In December, newly elected Mayor Jim Strickland appointed longtime Memphis Fire Department employee Gina Sweat as the new director, replacing former Director Alvin Benson.
Sweat, the department's first female director, has been a firefighter for 23 years, rising through the ranks since 1992. Strickland noted that Sweat was chosen for the job "on her merits and her dedication to service" in a press conference announcing her position. The Flyer was able to catch up with Sweat for her thoughts on the new job.
— Alexandra Pusateri
Flyer: How does it feel being the first female fire director?
Gina Sweat: To be honest, it's quite humbling. It wasn't my goal to set off to be the first female fire director. I was just one of those people who came to work. My parents taught me from a very young age the value of hard work, that you earn what you get by working hard and applying yourself. That's really been my whole approach to my career, because it was hard being a female and not being as physically strong as the men. So you have to find ways to work smarter. They could muscle through things, and I couldn't.
I never set out to be a role model for women. I just set out to be the person who came to work and did what I was supposed to do. By doing that, and always applying myself, I find myself in this position today. It just shows you can work your way to the top. I think anyone can do what I've done. I've just been fortunate to have been in the right place at the right time and making sure I was making the right decisions.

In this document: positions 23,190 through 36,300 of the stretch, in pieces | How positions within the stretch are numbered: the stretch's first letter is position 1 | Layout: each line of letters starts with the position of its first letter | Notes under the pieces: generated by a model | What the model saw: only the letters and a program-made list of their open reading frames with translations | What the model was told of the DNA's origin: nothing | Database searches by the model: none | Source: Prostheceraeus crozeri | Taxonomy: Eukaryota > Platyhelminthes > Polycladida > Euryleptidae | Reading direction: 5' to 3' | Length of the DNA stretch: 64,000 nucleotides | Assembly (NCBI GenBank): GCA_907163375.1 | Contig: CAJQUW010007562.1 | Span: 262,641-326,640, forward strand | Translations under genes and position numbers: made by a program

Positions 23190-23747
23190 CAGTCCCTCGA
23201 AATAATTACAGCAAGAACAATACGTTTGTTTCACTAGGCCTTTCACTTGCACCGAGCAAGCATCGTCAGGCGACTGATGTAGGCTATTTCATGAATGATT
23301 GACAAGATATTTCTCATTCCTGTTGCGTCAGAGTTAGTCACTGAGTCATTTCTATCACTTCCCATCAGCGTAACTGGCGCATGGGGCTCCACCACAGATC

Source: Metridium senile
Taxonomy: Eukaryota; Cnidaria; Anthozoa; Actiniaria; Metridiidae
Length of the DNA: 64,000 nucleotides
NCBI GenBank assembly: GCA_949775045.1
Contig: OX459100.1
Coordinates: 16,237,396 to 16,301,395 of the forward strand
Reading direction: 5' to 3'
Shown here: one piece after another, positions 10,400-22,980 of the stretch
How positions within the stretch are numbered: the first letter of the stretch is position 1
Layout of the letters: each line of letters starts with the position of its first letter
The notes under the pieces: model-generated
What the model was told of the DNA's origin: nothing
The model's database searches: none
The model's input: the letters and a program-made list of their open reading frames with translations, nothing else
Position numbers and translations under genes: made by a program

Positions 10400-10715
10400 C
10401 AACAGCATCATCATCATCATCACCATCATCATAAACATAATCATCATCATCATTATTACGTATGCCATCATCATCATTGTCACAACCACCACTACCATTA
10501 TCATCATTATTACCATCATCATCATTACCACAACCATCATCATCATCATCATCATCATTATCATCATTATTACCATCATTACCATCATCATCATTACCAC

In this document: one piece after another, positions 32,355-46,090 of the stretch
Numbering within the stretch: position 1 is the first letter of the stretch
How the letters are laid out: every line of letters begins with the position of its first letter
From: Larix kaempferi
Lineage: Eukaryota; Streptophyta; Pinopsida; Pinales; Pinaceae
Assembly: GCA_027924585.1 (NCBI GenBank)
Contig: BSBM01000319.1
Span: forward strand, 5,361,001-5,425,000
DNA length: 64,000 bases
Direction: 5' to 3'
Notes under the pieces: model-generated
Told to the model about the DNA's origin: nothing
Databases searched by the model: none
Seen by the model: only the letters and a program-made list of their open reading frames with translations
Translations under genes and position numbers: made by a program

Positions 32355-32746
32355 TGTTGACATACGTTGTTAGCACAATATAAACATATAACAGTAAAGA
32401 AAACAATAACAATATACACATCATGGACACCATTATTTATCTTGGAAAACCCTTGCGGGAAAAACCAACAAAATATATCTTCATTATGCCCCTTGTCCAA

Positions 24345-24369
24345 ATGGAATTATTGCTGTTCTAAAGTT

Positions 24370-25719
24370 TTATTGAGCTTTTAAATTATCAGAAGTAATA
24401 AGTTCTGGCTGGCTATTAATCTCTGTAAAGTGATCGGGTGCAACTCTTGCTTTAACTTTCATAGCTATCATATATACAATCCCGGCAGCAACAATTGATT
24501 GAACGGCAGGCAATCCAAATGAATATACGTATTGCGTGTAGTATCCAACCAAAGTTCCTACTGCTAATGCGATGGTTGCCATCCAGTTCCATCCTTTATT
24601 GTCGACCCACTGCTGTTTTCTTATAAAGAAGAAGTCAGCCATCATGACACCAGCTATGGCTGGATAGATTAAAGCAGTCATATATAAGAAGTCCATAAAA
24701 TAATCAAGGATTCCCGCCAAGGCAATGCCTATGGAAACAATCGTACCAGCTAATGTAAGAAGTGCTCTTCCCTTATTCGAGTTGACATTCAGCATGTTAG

Are you hoping to tackle any specific issues as fire director?
We have a great fire department here in the city of Memphis. We've had some morale issues, and some of those things I can't do anything about. But I am going to listen to what's going on in the field to try and find things I can do. Even if they're small [things], just to let the firefighters know that I am paying attention and hearing them, just trying to find some little wins to let them know that I have their back.
I do want to find ways for us to become more engaged with the community, which is going to fall in line with the recruitment efforts we do. We're looking at ways to engage our youth and introduce them earlier to these career opportunities that are open for them, putting them on a path so they'll know how to become a firefighter.
Once we recruit the right people, we have to make sure they stay on the department. We are losing more firefighters than we have in the past, but I think if we can head that off before it gets out of hand, we'll be in a much better place.
Where will you be focusing your recruitment efforts?
We're going to focus our initial efforts in the city of Memphis and the metro area. I think it's important to recruit people who have some ownership in the community: people who have family and ties to the community, their churches, schools. I think that's going to help us with the retention part.
In the past, when they did go outside of the city, we got firefighters, but a lot of them didn't stay. They got the experience here and went back home. Some of them did stay and became Memphians, but I feel strongly that we have people here in the city [who could work for the fire department]. We need to invest in our youth a little better, and we can find quality people here in our hometown.